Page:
Slow moving days island time is just a haze, hot lazy attitudes prevail and I understand why surrounded by beautiful sights and vacation attitudes its hard to begin thinking about working, harder even so to muster up the energy to find it. I'm sunburned all over, painful pride of my days spent in relaxation on beaches of crystal clear waters.

I had a bit of a conflict of the mind those first two weeks, I was loving that I was there but feeling like I somehow didn't deserve it. Strange mentalities are created when you get in the habit of not enjoying life and spending your time solely focusing on working to pay bills, any entertainment a burden to the bank. The fact that I couldn't relax unless I got an additional job to supplement my dwindling income was a worry seemingly very American, fretting the worst before it even became an issue. Detoxing from the American city state of mind was surprisingly hard for me, my mind actively fighting my new found relaxation. Americans like to be told what they deserve to feel in a sense it is earned, its a terrible condition we're taught early on; our worth is our job and how much we can make. Vacation time a measure of our success, insurance for those worthy and anything more than $10.00 an hour a godsend and seemingly impossible to find. We are a nation so mentally and financially enslaved to our work that often the company becomes our identity, generally the lower jobs of big corporations. How many times especially before Christmas especially have you heard some horrible customer shut down a cashier for some stupid inconvenience or invented problem, I was that cashier once and ill be damned if that woman saw me as anything less than a sad looking scanning machine for her overpriced shit. One of the richest countries in the world and we have people actively fight against providing service jobs with livable wages. People who work these lowly jobs are according to those with heads firmly placed up their assholes are clearly lazy with a lack of drive to succeed. These jobs as regarded as being work for high school kids who obviously don't need a lot of money to spend especially not for anything like college. Working at McDonalds may not be your idea of a career but for too many its all they got, well no actually I lied in reality they probably have another job as well. Australia has American companies paying Australian wages and all the doors are open, just saying. 

Back to Hawaii

One night two fellow workers and I went to a small festival in a patch of grass on the cliff side, It was called Earth Dance. It was a gathering of all the dirtiest hippies on the Island doing yoga to the sunset and dancing to the Djs with names like McSwagger. We had taken some LSD shortly after arriving and danced to the music on the side of this hill overlooking the ocean into the night. Fire dancers spun batons and were very clearly amateurs, they dropped the flames often enough to keep our distance for love of having hair. We became entranced by the sight of a bald woman (not scorched by the dancers) being painted by the light of a bonfire. Later into the night we realized to our surprise we had been left by our other coworker and ride. Much to the understandable frustration of the hostel manager he came to pick us up and the ride home was for me the turning point in Hawaii, the abandoning of my caring for what I had once considered normal and the start of my traveller mentality.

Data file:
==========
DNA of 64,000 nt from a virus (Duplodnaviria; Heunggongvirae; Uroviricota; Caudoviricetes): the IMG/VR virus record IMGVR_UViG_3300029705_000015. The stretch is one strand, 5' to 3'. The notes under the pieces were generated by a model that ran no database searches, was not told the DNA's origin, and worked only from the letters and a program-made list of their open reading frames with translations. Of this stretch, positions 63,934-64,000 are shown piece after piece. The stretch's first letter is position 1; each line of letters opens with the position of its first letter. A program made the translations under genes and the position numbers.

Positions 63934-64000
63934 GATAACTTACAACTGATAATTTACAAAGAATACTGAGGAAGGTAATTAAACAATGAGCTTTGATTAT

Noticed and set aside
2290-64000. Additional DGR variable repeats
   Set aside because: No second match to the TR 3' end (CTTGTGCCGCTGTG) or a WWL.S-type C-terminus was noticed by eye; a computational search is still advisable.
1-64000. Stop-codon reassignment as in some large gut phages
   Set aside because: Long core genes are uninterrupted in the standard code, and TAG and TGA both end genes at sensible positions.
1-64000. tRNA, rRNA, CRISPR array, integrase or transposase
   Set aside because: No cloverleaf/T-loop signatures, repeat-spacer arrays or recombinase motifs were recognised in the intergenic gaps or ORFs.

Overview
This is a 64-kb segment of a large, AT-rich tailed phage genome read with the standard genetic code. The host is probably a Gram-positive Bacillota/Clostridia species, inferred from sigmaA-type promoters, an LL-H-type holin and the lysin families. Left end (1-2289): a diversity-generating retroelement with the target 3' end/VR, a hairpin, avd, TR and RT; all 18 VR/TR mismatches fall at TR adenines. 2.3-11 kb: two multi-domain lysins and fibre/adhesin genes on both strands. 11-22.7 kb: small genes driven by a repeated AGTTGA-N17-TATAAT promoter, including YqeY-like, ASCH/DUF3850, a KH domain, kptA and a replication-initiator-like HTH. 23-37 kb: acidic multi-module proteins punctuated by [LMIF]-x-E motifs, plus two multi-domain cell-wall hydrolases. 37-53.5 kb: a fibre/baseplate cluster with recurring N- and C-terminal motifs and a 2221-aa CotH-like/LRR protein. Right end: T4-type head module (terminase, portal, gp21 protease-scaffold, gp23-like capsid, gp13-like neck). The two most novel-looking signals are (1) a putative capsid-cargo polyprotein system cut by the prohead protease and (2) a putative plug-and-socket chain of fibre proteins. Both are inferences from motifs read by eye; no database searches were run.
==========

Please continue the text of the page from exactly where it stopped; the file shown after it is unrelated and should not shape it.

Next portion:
We waited by the road for the truck with two teenage girls seemingly tripping face with no transportation. Offering to drop them off would not make our manager happy but they were young and ride less on the side of a dark road. When the truck approached we all piled into the trunk and started off on the journey to find the girls house. After they had gone we tried our best not to seem overly happy since we had been probably the most annoying bunch of people to him on Earth at the moment sitting chatting away on a mysterious detour. We sat in silence from then on the road home was windy, dark and nestled on the side of a cliff. He drove quickly as we sat both immersed in our own world and the thrill of the ride. The tail lights of the car seemed to stretch back in an endless line vividly painting the road where we once had been. There were no street lights just those tail lights glowing the most intense of reds. The trees parted occasionally giving us glimpses of the landscape below, moon illuminating the water in the far distance casting a hauntingly silver glow over the horizon. The landscape was dark save a few lights painting the ground in small patches. We swerved through a tunnel shaped by the dark trees stretching above us linking branches as if hands reaching toward each other to guide us through a forest, I could have half expected a decrepit castle to be on the other side. The engine roared every shift of gears changing its tune as we rode higher into the sky. For a while all was dark except those tail lights which to me at that moment so obviously was a reminder of the past which was already set in the pavement behind me and out of reach. I don't know how long I watched those lights for but it struck me that the focus is always on what was and what could have been when really that was all in front of me. I looked up the water was hidden behind the trees and all was dark for a long few minutes before the world opened up. For the most part of the trip we had been looking backwards but as we rose over the crest of the hill, all of Kona was illuminated before us. Darkness for miles, ocean to the left trees to the right and off so far away the cluster of lights that for the past few weeks I had been happy to call home. My eyes like the landscape were opened, the worries of the past behind me where they would stay, those are what I had left to get away from. Upon arriving back to the hostel we found we had similar experiences in the truck and went off to the shops to get a couple Wailua beers and go to the beach and talk. The moon looked huge as we drank and for the first time since I arrived I didn't have a care in the world, I was in Hawaii. 4 hours after arriving home we went to our staff bunk room to sleep, I with the feeling of a world a new.